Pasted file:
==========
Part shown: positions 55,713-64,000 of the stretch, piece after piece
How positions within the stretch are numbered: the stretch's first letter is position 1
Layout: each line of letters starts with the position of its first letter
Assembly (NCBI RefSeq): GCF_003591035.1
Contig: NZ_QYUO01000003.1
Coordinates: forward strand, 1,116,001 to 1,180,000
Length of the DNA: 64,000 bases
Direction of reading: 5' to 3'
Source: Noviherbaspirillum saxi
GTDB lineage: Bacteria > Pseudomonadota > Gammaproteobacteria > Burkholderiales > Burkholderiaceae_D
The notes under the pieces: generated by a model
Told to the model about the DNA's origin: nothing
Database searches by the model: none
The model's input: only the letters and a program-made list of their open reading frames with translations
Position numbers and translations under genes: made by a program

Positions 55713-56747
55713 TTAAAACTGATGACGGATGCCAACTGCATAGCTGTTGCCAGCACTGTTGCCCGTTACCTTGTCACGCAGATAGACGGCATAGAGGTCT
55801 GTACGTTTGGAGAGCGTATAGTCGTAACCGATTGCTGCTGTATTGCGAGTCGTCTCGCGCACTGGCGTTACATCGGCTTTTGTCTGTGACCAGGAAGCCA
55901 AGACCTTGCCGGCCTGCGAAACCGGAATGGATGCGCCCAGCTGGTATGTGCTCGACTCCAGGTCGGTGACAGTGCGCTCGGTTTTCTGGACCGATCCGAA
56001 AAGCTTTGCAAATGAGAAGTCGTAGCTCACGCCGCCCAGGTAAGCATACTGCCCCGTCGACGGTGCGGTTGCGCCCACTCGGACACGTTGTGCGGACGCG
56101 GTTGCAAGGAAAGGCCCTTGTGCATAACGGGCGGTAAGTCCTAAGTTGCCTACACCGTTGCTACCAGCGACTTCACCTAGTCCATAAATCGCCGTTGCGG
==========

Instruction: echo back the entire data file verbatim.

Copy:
Part shown: positions 55,713-64,000 of the stretch, piece after piece
How positions within the stretch are numbered: the stretch's first letter is position 1
Layout: each line of letters starts with the position of its first letter
Assembly (NCBI RefSeq): GCF_003591035.1
Contig: NZ_QYUO01000003.1
Coordinates: forward strand, 1,116,001 to 1,180,000
Length of the DNA: 64,000 bases
Direction of reading: 5' to 3'
Source: Noviherbaspirillum saxi
GTDB lineage: Bacteria > Pseudomonadota > Gammaproteobacteria > Burkholderiales > Burkholderiaceae_D
The notes under the pieces: generated by a model
Told to the model about the DNA's origin: nothing
Database searches by the model: none
The model's input: only the letters and a program-made list of their open reading frames with translations
Position numbers and translations under genes: made by a program

Positions 55713-56747
55713 TTAAAACTGATGACGGATGCCAACTGCATAGCTGTTGCCAGCACTGTTGCCCGTTACCTTGTCACGCAGATAGACGGCATAGAGGTCT
55801 GTACGTTTGGAGAGCGTATAGTCGTAACCGATTGCTGCTGTATTGCGAGTCGTCTCGCGCACTGGCGTTACATCGGCTTTTGTCTGTGACCAGGAAGCCA
55901 AGACCTTGCCGGCCTGCGAAACCGGAATGGATGCGCCCAGCTGGTATGTGCTCGACTCCAGGTCGGTGACAGTGCGCTCGGTTTTCTGGACCGATCCGAA
56001 AAGCTTTGCAAATGAGAAGTCGTAGCTCACGCCGCCCAGGTAAGCATACTGCCCCGTCGACGGTGCGGTTGCGCCCACTCGGACACGTTGTGCGGACGCG
56101 GTTGCAAGGAAAGGCCCTTGTGCATAACGGGCGGTAAGTCCTAAGTTGCCTACACCGTTGCTACCAGCGACTTCACCTAGTCCATAAATCGCCGTTGCGG